Butterscotch beaches, close-knit communities and superlative scenery – there’s plenty to love about the Hebridean island of Barra. If you’re arriving by plane then expect to be blown away. Not only is the aerial view of the Outer Hebrides a true feast for the eye, you’ll also be treated to a sandy landing at one of the world’s most unusual airports. Flights have to arrive on a shallow bay at low tide – when the tide is high, the airstrip disappears underwater. With Glasgow Airport offering same-day package flights to visit Barra, you can experience the legendary beach landing easily. For those wanting to stay overnight on the island, Barra has plenty to tempt you. Hire a bike or a kayak to explore Caribbean-esque beaches and rugged hills, take the five-minute boat trip out to Kisimul Castle, or learn about the history of the island at Dualchas heritage centre.
Tiree: Scotland’s sunshine isle
If tales of midges and mizzly weather have put you off visiting Scotland, Tiree might just persuade you to reconsider. With some of the highest levels of sunshine recorded anywhere in the British Isles and a near-constant breeze to keep the midges at bay, it’s a far cry from the stunning but rain-drenched mountains of the West Highlands. White-sand beaches, wondrous wildlife and charming hamlets are just a few of the reasons to visit the most westerly island of the Inner Hebrides, which is just an hour’s flight away from Glasgow Airport. Tiree is also an excellent spot for stargazing: a lack of light pollution ensures you have stunning views of the Milky Way galaxy. With regular twice-daily flights on offer, Tiree is both wonderfully remote and tantalisingly easy to reach.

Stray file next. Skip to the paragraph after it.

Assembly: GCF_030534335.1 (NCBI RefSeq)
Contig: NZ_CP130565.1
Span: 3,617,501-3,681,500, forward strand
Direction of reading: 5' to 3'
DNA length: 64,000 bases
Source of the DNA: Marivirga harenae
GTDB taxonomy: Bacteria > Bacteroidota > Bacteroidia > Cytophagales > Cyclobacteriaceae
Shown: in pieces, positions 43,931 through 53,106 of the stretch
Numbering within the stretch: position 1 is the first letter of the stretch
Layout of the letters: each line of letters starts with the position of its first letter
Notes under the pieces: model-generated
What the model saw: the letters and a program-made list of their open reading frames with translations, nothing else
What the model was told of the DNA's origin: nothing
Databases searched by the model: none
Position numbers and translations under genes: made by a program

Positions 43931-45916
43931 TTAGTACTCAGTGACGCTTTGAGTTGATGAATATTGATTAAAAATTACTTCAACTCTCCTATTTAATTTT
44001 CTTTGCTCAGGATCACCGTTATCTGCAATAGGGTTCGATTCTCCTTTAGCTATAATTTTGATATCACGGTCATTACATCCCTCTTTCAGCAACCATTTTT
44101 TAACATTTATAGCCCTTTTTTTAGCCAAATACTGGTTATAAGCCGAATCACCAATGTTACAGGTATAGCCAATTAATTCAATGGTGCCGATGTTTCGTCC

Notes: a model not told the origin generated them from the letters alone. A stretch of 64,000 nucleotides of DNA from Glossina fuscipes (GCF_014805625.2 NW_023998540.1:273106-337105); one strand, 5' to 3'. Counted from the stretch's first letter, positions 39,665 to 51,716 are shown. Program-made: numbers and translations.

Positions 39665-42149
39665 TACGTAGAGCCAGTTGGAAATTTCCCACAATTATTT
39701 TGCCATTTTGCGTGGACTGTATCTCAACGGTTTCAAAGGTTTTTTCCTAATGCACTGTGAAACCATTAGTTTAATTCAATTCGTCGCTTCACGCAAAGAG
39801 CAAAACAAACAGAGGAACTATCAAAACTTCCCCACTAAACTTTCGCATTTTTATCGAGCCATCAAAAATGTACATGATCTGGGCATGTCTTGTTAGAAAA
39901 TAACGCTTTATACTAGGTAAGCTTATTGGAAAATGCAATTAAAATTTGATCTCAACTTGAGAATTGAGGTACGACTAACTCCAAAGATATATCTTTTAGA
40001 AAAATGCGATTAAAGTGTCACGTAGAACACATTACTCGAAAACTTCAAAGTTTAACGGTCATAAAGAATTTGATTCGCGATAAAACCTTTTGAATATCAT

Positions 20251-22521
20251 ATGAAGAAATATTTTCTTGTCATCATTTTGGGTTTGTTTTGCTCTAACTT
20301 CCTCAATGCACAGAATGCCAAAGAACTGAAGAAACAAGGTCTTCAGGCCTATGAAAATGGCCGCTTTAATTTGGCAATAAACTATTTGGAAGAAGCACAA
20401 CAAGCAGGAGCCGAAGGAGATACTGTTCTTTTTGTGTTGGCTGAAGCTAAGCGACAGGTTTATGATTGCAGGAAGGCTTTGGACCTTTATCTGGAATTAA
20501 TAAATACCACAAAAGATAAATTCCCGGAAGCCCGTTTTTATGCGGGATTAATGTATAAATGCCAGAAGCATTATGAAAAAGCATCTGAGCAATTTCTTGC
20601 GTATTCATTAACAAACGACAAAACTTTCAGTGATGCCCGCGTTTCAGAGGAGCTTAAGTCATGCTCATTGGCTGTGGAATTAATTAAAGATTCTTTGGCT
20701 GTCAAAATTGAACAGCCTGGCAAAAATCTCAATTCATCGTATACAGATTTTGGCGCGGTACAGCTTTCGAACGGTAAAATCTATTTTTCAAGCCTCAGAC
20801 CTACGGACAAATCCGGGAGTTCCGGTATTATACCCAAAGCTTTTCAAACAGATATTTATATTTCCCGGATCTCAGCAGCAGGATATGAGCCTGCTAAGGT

The call of Campbeltown
About 60 miles from Glasgow as the crow flies, but separated from Scotland’s biggest city by a rugged landscape, Campbeltown feels fabulously secluded. Luckily, flights to this idyllic little town on the Kintyre Peninsula take just 45 minutes. Once home to an incredible 34 distilleries and lauded as the ‘whisky capital of the world’, the town now hosts just three active distilleries: Glen Scotia, Glengyle and Springbank. Treat yourself to a whisky tasting tour before venturing off to explore the Kintyre Peninsula’s scenic and cultural highlights. Just a mere five minutes’ walk south of Springbank Distillery is the Campbeltown Heritage Centre, which offers profound insights into the social and economic factors that have shaped this town over the ages.
So grab the camera, pull on your walking boots, and start your adventure by catching a flight from Glasgow Airport to some of Scotland’s best-kept secrets today.